Jersey City’s Saffron building at 217 Newark Ave. recently held auctions to generate interest among prospective homebuyers. The newly constructed Saffron features 76 one- and two-bedroom luxury condos. Nine units were sold at auction the end of last year. More recently the complex, located in downtown Jersey City, has advertised itself as a great community for singles and younger residents to meet each other. Fields Development Group, the Saffron’s developer, is touting a number of its features – a central courtyard, a rooftop deck, and community room – as great community builders for residents.

Also this year, construction should be completed on the Monaco Towers, twin residential buildings rising at the corner of Washington Blvd. and Sixth Street in Jersey City. The towers will ultimately include 500 luxury rental units and 11,000 square feet of retail space. Originally planned as a condo development, Monaco Towers has, like some similar projects, changed to rental.

Construction of the long-delayed development finally began in May of 2009 after the developer received a revised tax abatement deal from the city, another financial benefit that several developers of large projects have requested in this economy. Meanwhile, the San Remo, a third tower originally included in the Monaco Towers development, has been temporarily put on hold.

Hoboken

While most of the large developments were completed in Hoboken in the last 10 years, construction continues on a section of the massive Shipyard Development Project on Hoboken’s north waterfront.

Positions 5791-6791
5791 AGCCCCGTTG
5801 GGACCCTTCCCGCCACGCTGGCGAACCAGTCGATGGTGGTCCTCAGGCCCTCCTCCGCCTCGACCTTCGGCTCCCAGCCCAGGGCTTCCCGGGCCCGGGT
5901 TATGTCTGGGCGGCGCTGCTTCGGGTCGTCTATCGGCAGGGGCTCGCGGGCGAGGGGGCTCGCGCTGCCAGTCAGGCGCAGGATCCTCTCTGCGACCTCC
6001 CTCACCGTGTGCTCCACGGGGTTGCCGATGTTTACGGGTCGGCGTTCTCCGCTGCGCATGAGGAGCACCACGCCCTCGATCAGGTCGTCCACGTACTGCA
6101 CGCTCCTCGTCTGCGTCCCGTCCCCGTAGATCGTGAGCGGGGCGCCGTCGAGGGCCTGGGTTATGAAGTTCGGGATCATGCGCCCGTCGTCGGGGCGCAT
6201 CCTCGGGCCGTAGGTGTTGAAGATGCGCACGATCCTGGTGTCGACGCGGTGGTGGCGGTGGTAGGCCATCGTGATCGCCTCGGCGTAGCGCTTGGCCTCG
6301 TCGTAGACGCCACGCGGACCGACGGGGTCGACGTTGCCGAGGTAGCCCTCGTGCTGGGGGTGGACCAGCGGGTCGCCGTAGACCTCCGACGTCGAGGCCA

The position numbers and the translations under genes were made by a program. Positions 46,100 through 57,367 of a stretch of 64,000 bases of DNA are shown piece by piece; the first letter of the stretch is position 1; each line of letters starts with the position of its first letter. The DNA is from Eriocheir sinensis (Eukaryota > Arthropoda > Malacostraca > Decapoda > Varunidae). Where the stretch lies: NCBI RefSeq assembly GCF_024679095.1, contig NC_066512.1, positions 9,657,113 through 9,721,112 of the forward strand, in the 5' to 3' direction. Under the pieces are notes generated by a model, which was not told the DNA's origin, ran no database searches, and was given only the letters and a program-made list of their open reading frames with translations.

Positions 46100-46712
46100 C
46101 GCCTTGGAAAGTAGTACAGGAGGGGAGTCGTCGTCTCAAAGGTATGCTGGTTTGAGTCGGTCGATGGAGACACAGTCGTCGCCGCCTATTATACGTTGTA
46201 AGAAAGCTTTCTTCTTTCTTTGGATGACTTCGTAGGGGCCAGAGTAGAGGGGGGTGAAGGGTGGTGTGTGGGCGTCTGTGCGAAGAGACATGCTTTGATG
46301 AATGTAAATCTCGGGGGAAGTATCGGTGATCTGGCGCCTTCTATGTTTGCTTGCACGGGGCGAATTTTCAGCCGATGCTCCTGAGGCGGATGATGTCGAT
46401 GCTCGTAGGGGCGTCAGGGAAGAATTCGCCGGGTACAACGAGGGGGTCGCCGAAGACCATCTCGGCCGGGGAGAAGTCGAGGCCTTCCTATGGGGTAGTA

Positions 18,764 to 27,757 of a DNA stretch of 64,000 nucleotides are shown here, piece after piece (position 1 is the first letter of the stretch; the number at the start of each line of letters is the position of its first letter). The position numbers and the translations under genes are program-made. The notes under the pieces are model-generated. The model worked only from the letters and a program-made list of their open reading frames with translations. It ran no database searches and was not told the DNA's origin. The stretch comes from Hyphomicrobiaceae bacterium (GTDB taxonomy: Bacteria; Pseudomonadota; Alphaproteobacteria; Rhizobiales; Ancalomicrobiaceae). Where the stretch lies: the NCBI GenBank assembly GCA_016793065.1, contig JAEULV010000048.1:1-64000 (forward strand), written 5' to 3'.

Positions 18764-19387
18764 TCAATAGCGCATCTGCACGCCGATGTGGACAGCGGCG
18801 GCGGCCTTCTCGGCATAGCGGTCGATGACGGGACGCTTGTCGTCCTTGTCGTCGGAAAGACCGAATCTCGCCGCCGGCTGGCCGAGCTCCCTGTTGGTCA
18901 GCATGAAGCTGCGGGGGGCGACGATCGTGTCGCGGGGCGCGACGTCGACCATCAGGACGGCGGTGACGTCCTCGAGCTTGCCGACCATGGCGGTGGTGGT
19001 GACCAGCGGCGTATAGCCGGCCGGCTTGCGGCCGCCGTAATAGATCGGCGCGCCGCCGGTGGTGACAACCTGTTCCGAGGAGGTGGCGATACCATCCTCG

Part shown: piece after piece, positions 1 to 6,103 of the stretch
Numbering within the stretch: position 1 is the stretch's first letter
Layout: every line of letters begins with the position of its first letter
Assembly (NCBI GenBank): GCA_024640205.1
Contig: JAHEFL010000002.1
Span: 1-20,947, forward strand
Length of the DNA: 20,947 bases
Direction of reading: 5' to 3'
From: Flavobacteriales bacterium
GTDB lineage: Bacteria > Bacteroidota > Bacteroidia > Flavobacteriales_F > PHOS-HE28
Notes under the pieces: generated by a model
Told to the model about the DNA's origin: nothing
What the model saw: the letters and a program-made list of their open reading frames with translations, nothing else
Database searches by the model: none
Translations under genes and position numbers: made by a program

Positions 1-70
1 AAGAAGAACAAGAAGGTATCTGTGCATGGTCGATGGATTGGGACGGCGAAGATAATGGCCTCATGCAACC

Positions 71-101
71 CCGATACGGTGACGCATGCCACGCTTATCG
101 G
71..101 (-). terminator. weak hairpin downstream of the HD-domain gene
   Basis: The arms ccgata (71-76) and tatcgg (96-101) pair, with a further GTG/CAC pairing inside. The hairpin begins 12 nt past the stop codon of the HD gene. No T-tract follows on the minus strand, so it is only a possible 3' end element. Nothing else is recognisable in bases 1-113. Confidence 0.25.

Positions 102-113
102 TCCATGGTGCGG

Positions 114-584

Applied Housing, based in Hoboken, has almost completed their 14-story building on 14th and Hudson Streets. The luxury building will include 93 loft-style luxury units and in-house exercise facilities.

The most attention this year will probably focus on NJ Transit’s controversial plans to redevelop the rail yard at the south end of the mile-square city. Last year, NJ Transit announced plans to build a massive 70-story office tower – next to eight residential and commercial buildings – on the 36-acre rail yard located between the Hoboken PATH station and the Hudson-Bergen Light Rail.

The agency’s proposal, dubbed the Hoboken Terminal and Yard Redevelopment Plan, would include 3,200 condos. Town officials argue that the project would put a burden on municipal services and exacerbate the city’s current parking and traffic problems. Officials are hoping NJ Transit will scale down the project.

North Bergen

Residents of Manhattan Trailer Court, a North Bergen Trailer Park on Tonnelle Avenue, began receiving eviction notices in early March. Bergen County developer James Demetrakis has plans to build 216 units of residential housing on the trailer park site, which is located across the street from a light rail station. He purchased it from the estate of the former owner in the last few years. Residents have been fighting to stay in their mobile homes since then.